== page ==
I like ( a lot) how Phipps makes you feel the tension between Alex, Jane, and Lucien. The relationship, or confusion considering it, between herself and Lucien, and herself and Alex, is something that Phipps and Suttkus build up really well. Robyn, a new character introduced in this story, I like specifically because of her “Watson-esque” role she’s taken over for Jane. She becomes our outsider that helps us understand things while playing a pivotal role to the story, and I love that. She also feels like she came from Straight out of Fangton (another book that takes place in this universe, but not in this series), in her personality, which really helps tie the two series together in a thematic way.
I can’t recommend the Weredeer series by Phipps and Suttkus more. We have books that we read for fun and enjoyment, and we have books that we read as guilty pleasures. This is one of my guilty pleasures, falling into the snarky hero/urban fantasy genre that I always go back to.
5 out of 5, will grab up the next one as soon as it is out.

Broken Nights: Strange Worlds by Matthew & Michael Davenport

Now Available!!!E Book Cover II

Six months have passed since the Guardian saved Darden Valley. The city’s path to recovery is well underway as the citizens gratefully accept their new protector as one of their own, but for every crime the Guardian stops, two more take its place as the city’s criminals try to make a name for themselves against Darden Valley’s champion.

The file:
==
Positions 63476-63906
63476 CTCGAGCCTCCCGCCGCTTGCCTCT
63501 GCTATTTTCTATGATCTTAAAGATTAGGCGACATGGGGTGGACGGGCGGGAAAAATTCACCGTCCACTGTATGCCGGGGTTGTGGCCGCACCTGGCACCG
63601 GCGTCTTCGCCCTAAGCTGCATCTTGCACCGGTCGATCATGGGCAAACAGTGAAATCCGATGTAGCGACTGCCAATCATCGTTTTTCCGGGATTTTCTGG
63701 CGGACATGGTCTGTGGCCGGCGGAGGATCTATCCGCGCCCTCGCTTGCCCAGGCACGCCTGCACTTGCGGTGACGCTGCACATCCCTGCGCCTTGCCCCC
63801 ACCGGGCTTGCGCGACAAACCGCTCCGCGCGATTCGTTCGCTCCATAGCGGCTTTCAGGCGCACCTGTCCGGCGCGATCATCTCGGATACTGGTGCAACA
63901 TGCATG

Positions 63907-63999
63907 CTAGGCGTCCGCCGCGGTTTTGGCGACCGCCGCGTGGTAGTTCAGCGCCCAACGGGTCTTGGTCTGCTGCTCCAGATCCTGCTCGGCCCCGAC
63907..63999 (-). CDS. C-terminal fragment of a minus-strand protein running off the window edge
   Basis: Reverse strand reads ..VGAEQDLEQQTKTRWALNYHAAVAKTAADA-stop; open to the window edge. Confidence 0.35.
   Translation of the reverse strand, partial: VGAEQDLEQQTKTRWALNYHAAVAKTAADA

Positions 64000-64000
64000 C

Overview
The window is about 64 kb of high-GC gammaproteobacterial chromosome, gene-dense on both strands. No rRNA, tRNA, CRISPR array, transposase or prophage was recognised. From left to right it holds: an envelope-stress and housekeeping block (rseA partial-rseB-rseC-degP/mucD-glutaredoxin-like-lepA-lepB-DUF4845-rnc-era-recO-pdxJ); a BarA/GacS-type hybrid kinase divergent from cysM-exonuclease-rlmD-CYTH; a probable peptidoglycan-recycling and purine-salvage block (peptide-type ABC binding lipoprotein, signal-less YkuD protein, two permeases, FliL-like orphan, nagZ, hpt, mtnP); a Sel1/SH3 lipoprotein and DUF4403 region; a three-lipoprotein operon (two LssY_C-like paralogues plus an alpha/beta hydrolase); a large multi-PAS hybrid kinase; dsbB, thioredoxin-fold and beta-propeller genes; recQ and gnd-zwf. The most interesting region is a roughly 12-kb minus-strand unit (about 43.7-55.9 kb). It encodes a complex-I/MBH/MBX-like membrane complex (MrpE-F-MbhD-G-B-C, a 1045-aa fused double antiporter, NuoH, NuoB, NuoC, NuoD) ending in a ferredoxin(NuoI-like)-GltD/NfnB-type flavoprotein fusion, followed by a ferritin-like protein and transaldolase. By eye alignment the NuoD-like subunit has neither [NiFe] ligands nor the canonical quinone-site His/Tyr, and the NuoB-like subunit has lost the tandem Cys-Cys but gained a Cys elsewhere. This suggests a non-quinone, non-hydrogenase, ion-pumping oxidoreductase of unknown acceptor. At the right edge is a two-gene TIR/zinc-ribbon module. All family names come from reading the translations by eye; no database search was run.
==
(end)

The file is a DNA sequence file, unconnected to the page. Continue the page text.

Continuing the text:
With new abilities and a computer system that acts and sounds like his departed sister, Jason Night is struggling to adapt to this new world without letting his emotions destroy the momentum he’s built for himself.

As he finally begins to put the pieces of his life back together, Samson arrives. Stronger than any other man and with unbreakable skin, Samson is a warped and twisted vision from biblical legend. Samson’s arrival heralds a new threat to Darden Valley. A supernatural threat that one man with a few clever gadgets is no match for.

Magic is real and the Guardian is powerless to stop it.

Review: Alien Stars, A Harry Stubbs Adventure, by David Hambling

Alien Stars: A Harry Stubbs Adventure by [Hambling, David]Our modest hero, Harry Stubbs, returns in another great adventure!

He’s still reading his science fiction novels, working the jobs only an ex-boxer can get, and working on a correspondence course in investigations that has me super excited for future installments.

In this book, he’s investigating a weird type of meteorite that might have abstract properties, making it dangerous for the owner.

My favorite parts of this book were the parts that define any Harry Stubbs adventure. Specifically, the investigation into the museum, the library research, and the very interesting characters, specifically, his employer in this book and the sultry American visitor.